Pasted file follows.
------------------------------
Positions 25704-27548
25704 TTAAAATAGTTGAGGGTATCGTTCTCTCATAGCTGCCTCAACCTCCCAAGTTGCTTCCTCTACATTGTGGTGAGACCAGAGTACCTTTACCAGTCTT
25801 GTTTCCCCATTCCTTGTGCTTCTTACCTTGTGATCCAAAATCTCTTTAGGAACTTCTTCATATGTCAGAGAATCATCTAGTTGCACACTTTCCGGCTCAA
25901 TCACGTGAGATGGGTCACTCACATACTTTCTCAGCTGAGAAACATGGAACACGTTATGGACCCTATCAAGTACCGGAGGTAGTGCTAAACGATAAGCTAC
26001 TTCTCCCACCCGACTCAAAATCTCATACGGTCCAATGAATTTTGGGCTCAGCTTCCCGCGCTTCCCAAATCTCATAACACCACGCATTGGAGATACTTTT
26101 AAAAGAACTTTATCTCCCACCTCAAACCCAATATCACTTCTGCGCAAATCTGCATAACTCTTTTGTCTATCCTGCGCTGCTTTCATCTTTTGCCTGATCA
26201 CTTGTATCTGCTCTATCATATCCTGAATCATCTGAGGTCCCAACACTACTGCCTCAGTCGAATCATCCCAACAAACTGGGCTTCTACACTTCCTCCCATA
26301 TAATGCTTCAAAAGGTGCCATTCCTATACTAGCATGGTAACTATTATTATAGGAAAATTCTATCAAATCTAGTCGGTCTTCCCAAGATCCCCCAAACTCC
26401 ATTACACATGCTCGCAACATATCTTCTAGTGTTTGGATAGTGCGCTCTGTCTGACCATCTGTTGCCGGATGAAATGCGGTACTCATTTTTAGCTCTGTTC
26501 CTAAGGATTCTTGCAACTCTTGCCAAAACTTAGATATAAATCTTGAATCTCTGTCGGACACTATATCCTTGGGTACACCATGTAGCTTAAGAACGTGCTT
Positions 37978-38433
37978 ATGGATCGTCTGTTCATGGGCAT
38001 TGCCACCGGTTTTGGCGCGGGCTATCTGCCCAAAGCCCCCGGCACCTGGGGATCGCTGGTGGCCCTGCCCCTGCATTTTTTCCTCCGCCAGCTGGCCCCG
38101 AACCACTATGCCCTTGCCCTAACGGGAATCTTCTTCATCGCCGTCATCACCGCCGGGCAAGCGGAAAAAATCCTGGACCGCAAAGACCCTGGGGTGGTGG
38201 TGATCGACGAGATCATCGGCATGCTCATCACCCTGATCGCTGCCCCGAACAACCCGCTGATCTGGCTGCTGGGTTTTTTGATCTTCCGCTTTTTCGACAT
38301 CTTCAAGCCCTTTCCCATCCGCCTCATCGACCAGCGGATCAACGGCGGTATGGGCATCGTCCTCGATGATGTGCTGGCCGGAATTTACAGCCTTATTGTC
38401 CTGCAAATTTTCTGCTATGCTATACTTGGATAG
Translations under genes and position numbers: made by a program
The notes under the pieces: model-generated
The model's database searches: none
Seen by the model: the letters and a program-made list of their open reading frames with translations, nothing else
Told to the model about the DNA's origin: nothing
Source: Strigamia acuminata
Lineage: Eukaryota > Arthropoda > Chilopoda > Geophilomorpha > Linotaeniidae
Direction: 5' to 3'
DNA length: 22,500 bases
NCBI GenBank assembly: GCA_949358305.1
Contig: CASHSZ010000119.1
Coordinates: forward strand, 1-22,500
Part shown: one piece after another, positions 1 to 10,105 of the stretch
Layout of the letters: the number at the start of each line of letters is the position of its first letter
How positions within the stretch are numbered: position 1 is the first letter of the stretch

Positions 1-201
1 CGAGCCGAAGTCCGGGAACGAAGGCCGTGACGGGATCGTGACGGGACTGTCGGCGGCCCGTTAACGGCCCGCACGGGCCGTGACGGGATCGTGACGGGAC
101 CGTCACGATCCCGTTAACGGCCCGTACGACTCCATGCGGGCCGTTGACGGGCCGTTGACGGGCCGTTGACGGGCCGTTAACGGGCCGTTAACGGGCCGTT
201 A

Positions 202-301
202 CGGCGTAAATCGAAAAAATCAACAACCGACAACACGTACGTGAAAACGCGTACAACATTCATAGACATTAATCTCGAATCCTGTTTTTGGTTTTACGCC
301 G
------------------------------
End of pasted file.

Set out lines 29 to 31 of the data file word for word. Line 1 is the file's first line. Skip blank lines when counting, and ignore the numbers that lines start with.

Coordinates: forward strand, 1-22,500
Part shown: one piece after another, positions 1 to 10,105 of the stretch
Layout of the letters: the number at the start of each line of letters is the position of its first letter